During a crisis, leadership describes itself: good, bad, timely, factual, creative, dynamic, dysfunctional, innovative, transparent, authentic, respected, chaotic, strategic, uncertain, humble, empathetic or some or all of these.
If we’re attuned, we know, see, hear and feel good leadership.
Whether in private industry, government, small business, non-profit, a manufacturing plant, home, office or school, effective leadership is a necessity.
It comes with an ultimate purpose: to manage a situation with focus and truth to get employee teams or families through a crisis with timely solutions, eliminating or lessening missteps, setbacks, physical casualties, mental stresses and providing a road map for recovery.
Speaking hope is a priority; false hope is easily detected. What must we do to remain safe?
At the top of the leadership arc is self-leadership: knowing our inner self, admitting what we know and don’t know, analyzing and speaking our feelings and making personal and professional decisions with focus, empathy and truth.
And, we must listen. What you may believe or fear is not what the next person may fear or believe.
With leadership as one pillar of humanity’s structural apex (truth being another), I’ll add more one-words for us to think about: love, loss and levity.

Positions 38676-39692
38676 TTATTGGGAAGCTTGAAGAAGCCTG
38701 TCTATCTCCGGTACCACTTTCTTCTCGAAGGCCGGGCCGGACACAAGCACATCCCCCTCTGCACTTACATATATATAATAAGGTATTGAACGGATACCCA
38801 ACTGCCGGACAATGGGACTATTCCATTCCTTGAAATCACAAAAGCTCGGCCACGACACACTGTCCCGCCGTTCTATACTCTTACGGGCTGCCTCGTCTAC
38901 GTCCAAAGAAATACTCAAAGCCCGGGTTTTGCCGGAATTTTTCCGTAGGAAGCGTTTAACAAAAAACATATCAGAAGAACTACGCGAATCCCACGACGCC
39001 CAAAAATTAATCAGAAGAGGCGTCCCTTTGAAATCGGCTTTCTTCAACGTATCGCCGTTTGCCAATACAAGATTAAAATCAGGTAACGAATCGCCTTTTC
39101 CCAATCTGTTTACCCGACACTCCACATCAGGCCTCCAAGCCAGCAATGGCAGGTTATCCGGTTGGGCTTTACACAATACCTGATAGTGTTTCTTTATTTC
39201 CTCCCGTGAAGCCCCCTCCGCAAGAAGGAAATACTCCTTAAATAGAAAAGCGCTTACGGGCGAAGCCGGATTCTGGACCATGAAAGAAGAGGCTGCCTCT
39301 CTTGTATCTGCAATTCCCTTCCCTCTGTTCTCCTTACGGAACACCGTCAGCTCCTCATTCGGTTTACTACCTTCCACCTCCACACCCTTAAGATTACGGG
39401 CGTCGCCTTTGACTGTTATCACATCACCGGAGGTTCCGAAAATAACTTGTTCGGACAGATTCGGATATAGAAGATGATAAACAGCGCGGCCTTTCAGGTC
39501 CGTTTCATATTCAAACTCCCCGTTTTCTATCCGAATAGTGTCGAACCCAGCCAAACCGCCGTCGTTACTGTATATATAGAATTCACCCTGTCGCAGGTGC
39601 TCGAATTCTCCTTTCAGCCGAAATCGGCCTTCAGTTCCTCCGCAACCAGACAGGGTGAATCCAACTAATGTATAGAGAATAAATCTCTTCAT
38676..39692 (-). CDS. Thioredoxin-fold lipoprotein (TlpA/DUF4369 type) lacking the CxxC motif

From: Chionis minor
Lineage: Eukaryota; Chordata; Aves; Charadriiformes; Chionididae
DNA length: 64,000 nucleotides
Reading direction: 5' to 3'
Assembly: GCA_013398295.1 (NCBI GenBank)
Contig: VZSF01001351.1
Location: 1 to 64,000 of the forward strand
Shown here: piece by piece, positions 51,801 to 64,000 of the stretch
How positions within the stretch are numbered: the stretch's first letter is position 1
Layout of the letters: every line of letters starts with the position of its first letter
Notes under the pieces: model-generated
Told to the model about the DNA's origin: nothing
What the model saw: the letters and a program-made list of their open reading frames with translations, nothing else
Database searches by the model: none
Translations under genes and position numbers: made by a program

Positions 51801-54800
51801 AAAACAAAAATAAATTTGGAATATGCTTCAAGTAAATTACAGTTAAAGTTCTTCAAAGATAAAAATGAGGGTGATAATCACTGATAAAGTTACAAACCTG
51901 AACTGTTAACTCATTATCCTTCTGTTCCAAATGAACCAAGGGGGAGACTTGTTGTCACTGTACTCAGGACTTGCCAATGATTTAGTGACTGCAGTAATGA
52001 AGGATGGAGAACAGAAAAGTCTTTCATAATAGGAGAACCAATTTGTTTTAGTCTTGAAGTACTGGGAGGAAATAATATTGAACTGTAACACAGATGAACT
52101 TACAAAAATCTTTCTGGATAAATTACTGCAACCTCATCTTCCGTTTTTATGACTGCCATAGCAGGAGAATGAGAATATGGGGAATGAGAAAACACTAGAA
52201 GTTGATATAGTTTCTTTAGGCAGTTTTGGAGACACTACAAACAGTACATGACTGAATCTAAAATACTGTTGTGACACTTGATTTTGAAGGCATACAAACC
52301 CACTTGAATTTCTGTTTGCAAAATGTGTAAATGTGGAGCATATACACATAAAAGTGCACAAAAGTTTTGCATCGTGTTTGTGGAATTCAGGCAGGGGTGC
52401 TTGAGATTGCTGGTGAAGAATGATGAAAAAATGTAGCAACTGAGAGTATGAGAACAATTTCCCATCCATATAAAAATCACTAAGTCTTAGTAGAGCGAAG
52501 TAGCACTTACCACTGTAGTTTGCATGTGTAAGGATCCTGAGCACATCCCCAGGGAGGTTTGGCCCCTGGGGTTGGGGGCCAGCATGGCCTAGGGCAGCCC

1. Finding greater love for others and self as we move forward.
2. A crisis brings loss — physical, mental, financial, emotional or spiritual. Right now, we’re all losing something. Yet we’re gaining much more if we wish to accept and understand today’s society and where we can be.
3. We must laugh and show positivity. The crisis engulfing our minds, eyes and ears will end. We will live again. Life, I believe, will be different, giving us opportunities — starting now — to reinvent, rebuild, restart or create new personal and professional priorities. We will find peace.
So, let’s all be good leaders in our space with focused self-leadership. What we think; what we do; how we feel; what we hear, read and speak; how we treat self and others and how we prepare — now and in the future — for life’s situations, seen and unseen, heard and unheard.